|Dailey Jr, Oliver|
Submitted to: Cereal Chemistry
Publication Type: Peer Reviewed Journal
Publication Acceptance Date: 8/15/2000
Publication Date: N/A
Interpretive Summary: To develop environmentally acceptable, cost effective technologies for milling corn, water absorption of corn kernels steeped in soak solutions of differing chemical compositions was examined. Starch is the major product of corn wet-milling. Steeping, the first step in the wet-milling process, involves the soaking of corn kernels under carefully controlled conditions of temperature, time, and chemical additives. During steeping the kernels are softened, facilitating separation of the components. The corn kernel is composed primarily of the endosperm (which contains starch and other nutrients) and the germ (which contains the embryo of the corn plant and oil). In these studies, composition of the soak solution did not significantly affect the rate of hydration (moisture uptake over time) of either the germ or endosperm. There was high variability in the measured moisture content of an individual germ or endosperm for a given steep time, ,demonstrating that one or a few kernels may not be descriptive of the bulk material. This research benefits cereal scientists and the corn wet- milling industry in that it gives a better understanding of the steeping process, specifically on the hydration of the germ and endosperm components of corn kernels and the influence of steeping chemicals. Achievement of accelerated hydration of the kernel would result in shorter steeping times and, consequently, lower milling costs.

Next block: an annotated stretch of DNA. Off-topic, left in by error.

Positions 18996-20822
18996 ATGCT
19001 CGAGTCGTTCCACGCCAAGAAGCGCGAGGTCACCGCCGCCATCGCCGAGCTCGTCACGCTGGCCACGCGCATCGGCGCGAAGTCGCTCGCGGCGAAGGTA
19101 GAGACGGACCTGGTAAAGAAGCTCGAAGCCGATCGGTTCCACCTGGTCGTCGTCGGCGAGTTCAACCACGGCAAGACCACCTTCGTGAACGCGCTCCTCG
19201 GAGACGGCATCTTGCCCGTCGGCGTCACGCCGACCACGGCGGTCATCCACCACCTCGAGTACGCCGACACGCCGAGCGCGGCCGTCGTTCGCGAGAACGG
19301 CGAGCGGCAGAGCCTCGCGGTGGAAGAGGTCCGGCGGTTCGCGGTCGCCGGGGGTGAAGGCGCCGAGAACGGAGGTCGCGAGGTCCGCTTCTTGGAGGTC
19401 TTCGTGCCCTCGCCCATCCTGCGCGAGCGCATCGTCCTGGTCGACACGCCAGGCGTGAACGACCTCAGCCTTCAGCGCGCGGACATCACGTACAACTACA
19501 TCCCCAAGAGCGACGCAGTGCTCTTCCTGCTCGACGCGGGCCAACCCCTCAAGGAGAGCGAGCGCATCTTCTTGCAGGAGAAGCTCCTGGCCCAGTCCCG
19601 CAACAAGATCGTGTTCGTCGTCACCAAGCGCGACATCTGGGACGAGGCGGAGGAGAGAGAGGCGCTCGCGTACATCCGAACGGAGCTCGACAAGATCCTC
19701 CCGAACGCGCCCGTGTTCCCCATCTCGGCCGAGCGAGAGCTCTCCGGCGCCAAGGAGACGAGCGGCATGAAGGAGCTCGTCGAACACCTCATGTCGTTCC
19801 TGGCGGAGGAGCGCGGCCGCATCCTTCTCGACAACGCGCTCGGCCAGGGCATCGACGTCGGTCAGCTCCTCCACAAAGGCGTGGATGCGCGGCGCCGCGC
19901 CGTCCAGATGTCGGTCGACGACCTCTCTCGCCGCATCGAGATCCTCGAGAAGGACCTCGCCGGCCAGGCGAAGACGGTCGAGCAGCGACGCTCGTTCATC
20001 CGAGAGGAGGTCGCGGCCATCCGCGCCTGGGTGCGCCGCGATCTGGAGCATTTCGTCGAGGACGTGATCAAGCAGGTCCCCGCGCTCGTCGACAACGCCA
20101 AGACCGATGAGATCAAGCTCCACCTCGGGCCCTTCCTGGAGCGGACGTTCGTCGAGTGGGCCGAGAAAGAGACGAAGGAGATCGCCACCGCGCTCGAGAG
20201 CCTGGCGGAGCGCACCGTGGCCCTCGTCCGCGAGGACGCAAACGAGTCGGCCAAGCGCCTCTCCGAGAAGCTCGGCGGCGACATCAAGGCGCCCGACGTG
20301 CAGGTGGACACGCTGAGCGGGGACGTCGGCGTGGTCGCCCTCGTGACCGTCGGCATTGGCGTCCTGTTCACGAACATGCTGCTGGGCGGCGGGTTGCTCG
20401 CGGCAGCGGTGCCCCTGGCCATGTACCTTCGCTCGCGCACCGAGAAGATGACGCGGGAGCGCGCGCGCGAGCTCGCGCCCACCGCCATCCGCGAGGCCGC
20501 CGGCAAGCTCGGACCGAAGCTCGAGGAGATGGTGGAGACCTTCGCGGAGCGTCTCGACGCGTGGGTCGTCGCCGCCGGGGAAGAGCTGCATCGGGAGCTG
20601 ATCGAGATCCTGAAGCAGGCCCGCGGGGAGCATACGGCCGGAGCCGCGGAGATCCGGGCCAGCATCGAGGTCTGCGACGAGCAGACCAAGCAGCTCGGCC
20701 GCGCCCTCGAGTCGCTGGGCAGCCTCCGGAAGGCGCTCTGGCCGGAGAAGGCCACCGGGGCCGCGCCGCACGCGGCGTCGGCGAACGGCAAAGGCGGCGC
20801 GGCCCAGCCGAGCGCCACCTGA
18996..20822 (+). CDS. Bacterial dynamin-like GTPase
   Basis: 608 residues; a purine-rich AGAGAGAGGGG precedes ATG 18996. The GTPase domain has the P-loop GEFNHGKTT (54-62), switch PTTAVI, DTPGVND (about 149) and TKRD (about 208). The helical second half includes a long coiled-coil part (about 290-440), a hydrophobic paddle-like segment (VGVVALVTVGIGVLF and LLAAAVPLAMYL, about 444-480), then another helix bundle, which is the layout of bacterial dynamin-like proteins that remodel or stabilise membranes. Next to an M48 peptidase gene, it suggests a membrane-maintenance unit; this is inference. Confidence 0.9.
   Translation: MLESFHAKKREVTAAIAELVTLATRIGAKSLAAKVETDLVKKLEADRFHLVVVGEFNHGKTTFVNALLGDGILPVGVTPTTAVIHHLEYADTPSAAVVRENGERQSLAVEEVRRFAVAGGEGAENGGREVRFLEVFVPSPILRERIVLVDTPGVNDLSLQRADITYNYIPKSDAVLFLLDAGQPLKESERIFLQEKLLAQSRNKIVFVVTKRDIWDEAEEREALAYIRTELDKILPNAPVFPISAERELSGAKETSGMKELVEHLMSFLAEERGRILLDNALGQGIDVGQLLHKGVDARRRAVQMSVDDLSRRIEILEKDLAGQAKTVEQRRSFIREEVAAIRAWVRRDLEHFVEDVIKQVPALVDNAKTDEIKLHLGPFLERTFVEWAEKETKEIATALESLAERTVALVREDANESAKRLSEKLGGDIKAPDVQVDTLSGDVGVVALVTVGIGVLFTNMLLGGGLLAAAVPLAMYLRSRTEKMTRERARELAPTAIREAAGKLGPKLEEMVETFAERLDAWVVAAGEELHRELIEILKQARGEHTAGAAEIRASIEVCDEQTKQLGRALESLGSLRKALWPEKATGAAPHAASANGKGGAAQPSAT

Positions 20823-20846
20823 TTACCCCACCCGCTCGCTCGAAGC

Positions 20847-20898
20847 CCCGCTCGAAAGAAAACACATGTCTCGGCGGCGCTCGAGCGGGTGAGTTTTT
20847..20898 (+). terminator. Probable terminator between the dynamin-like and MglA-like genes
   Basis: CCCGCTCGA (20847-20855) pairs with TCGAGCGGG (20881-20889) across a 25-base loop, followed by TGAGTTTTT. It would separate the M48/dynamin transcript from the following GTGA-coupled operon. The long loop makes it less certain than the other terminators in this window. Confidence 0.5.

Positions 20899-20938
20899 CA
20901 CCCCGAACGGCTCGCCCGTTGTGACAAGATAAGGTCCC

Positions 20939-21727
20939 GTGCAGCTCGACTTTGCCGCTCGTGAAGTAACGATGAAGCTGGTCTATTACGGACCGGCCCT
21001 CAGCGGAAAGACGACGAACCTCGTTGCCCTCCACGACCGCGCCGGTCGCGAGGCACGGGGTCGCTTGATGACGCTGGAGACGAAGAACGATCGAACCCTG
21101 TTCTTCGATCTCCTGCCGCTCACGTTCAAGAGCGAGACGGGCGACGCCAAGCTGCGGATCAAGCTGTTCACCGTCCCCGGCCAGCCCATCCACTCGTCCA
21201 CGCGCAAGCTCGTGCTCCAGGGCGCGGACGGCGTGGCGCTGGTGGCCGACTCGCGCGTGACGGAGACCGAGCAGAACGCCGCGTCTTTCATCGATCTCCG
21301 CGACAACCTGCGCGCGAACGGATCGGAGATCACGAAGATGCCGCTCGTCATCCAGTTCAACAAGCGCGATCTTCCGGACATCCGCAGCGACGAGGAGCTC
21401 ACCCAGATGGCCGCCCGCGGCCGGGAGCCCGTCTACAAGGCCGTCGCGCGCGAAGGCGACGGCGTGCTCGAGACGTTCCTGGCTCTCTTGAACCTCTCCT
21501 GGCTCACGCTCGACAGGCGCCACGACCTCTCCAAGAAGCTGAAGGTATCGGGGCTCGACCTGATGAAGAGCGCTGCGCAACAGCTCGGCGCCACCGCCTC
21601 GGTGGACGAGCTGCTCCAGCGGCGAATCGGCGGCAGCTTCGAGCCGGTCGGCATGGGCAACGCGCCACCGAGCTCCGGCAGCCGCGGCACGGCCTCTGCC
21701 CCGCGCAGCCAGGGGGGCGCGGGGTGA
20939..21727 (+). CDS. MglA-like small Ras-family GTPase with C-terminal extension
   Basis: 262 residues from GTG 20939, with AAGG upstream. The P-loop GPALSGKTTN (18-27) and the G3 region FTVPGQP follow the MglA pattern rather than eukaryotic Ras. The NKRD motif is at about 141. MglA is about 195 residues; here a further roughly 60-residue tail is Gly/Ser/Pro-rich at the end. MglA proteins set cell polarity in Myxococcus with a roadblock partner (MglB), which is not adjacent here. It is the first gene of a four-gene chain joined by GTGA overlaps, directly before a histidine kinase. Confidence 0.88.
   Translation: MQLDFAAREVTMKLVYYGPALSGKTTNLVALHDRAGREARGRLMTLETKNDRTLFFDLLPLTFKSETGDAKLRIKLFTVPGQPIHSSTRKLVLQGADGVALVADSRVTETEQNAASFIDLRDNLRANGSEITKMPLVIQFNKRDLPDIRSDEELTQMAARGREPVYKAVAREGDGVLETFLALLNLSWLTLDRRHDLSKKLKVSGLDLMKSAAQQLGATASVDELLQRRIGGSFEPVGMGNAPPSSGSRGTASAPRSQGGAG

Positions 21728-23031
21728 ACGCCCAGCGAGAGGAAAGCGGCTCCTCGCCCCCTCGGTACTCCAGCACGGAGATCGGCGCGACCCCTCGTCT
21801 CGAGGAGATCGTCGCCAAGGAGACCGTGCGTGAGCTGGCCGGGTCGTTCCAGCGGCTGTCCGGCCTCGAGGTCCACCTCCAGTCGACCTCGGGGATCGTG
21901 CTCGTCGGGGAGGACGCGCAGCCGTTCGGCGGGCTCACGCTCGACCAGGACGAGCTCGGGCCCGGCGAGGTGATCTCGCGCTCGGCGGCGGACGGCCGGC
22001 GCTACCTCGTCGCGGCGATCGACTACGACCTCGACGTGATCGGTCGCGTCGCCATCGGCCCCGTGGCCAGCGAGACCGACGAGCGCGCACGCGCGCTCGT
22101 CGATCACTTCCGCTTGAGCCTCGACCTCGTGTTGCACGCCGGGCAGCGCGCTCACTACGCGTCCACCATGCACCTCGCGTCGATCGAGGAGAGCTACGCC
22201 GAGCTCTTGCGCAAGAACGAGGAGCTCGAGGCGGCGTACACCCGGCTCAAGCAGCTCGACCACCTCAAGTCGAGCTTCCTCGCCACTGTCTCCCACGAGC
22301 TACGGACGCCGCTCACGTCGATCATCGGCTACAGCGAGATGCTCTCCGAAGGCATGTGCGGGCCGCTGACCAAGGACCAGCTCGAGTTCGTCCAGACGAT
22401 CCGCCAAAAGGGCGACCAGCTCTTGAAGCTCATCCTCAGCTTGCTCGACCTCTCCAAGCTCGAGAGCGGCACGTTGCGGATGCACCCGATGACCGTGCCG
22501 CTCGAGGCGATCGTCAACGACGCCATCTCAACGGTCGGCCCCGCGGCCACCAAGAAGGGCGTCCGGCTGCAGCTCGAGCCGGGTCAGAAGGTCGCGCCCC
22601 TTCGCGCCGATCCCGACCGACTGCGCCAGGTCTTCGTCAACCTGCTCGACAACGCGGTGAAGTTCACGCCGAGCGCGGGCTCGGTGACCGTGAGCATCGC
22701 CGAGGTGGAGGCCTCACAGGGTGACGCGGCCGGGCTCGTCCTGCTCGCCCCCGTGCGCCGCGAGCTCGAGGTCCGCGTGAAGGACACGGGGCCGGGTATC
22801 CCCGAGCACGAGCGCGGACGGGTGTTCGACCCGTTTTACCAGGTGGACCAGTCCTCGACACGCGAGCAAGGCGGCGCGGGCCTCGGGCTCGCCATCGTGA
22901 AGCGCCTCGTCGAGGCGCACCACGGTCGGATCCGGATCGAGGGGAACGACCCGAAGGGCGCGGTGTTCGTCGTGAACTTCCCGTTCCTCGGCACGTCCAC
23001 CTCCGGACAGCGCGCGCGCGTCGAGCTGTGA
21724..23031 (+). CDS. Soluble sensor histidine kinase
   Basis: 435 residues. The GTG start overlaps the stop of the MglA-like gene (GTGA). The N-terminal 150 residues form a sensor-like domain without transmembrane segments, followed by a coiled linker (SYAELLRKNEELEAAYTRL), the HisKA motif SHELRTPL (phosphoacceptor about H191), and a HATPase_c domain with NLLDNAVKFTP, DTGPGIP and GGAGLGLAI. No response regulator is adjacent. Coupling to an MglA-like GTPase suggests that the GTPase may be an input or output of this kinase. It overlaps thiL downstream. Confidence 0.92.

Technical Abstract: Individual water absorption experiments were performed on yellow dent corn kernels steeped in four different soak solutions [deionized water; 0.50% lactic acid (LA)(w/v); 0.20% sulfur dioxide (SO2)(w/v); 0.50% LA/0.20% SO2] at 52 oC. The studies were conducted on the hydration of the germ and endosperm components of individual corn kernels. Some previous laboratory studies had indicated that the addition of either LA or SO2 results in a change in water absorption in the kernel. However, in these studies there was no significant difference in rate of hydration of either the germ or endosperm at any of the time periods common to all four steeping solutions. There was high variability in the measured moisture content of an individual germ or endosperm for a given steep time.